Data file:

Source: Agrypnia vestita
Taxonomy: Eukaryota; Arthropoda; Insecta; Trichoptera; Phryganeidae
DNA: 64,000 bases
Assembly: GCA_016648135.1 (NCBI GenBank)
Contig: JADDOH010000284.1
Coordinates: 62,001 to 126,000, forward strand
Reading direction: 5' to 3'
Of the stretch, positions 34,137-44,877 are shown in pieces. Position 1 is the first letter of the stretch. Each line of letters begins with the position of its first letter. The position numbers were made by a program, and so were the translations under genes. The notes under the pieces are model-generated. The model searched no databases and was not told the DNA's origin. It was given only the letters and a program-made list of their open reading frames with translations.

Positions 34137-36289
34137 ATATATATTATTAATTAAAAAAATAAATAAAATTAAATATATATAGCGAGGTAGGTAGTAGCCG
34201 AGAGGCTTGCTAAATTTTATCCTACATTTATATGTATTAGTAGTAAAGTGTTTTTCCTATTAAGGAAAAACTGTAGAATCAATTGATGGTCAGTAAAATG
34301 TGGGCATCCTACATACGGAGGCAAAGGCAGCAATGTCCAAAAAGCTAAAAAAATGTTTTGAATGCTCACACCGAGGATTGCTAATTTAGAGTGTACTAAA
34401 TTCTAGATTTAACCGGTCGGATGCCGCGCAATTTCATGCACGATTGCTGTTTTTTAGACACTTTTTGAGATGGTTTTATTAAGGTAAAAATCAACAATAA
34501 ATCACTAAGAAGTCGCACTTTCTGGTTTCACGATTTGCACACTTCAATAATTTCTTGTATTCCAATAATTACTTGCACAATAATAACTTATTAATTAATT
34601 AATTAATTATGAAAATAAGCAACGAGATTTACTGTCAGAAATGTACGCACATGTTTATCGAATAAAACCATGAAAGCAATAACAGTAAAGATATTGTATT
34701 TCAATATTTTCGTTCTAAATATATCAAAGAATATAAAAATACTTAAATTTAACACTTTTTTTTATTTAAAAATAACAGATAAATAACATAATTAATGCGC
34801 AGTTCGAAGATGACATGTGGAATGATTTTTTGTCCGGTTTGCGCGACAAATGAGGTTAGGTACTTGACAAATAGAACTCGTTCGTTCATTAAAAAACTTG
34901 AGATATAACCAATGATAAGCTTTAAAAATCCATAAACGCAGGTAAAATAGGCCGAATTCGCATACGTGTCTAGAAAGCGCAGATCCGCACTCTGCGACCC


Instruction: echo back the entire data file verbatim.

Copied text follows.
Source: Agrypnia vestita
Taxonomy: Eukaryota; Arthropoda; Insecta; Trichoptera; Phryganeidae
DNA: 64,000 bases
Assembly: GCA_016648135.1 (NCBI GenBank)
Contig: JADDOH010000284.1
Coordinates: 62,001 to 126,000, forward strand
Reading direction: 5' to 3'
Of the stretch, positions 34,137-44,877 are shown in pieces. Position 1 is the first letter of the stretch. Each line of letters begins with the position of its first letter. The position numbers were made by a program, and so were the translations under genes. The notes under the pieces are model-generated. The model searched no databases and was not told the DNA's origin. It was given only the letters and a program-made list of their open reading frames with translations.

Positions 34137-36289
34137 ATATATATTATTAATTAAAAAAATAAATAAAATTAAATATATATAGCGAGGTAGGTAGTAGCCG
34201 AGAGGCTTGCTAAATTTTATCCTACATTTATATGTATTAGTAGTAAAGTGTTTTTCCTATTAAGGAAAAACTGTAGAATCAATTGATGGTCAGTAAAATG
34301 TGGGCATCCTACATACGGAGGCAAAGGCAGCAATGTCCAAAAAGCTAAAAAAATGTTTTGAATGCTCACACCGAGGATTGCTAATTTAGAGTGTACTAAA
34401 TTCTAGATTTAACCGGTCGGATGCCGCGCAATTTCATGCACGATTGCTGTTTTTTAGACACTTTTTGAGATGGTTTTATTAAGGTAAAAATCAACAATAA
34501 ATCACTAAGAAGTCGCACTTTCTGGTTTCACGATTTGCACACTTCAATAATTTCTTGTATTCCAATAATTACTTGCACAATAATAACTTATTAATTAATT
34601 AATTAATTATGAAAATAAGCAACGAGATTTACTGTCAGAAATGTACGCACATGTTTATCGAATAAAACCATGAAAGCAATAACAGTAAAGATATTGTATT
34701 TCAATATTTTCGTTCTAAATATATCAAAGAATATAAAAATACTTAAATTTAACACTTTTTTTTATTTAAAAATAACAGATAAATAACATAATTAATGCGC
34801 AGTTCGAAGATGACATGTGGAATGATTTTTTGTCCGGTTTGCGCGACAAATGAGGTTAGGTACTTGACAAATAGAACTCGTTCGTTCATTAAAAAACTTG
34901 AGATATAACCAATGATAAGCTTTAAAAATCCATAAACGCAGGTAAAATAGGCCGAATTCGCATACGTGTCTAGAAAGCGCAGATCCGCACTCTGCGACCC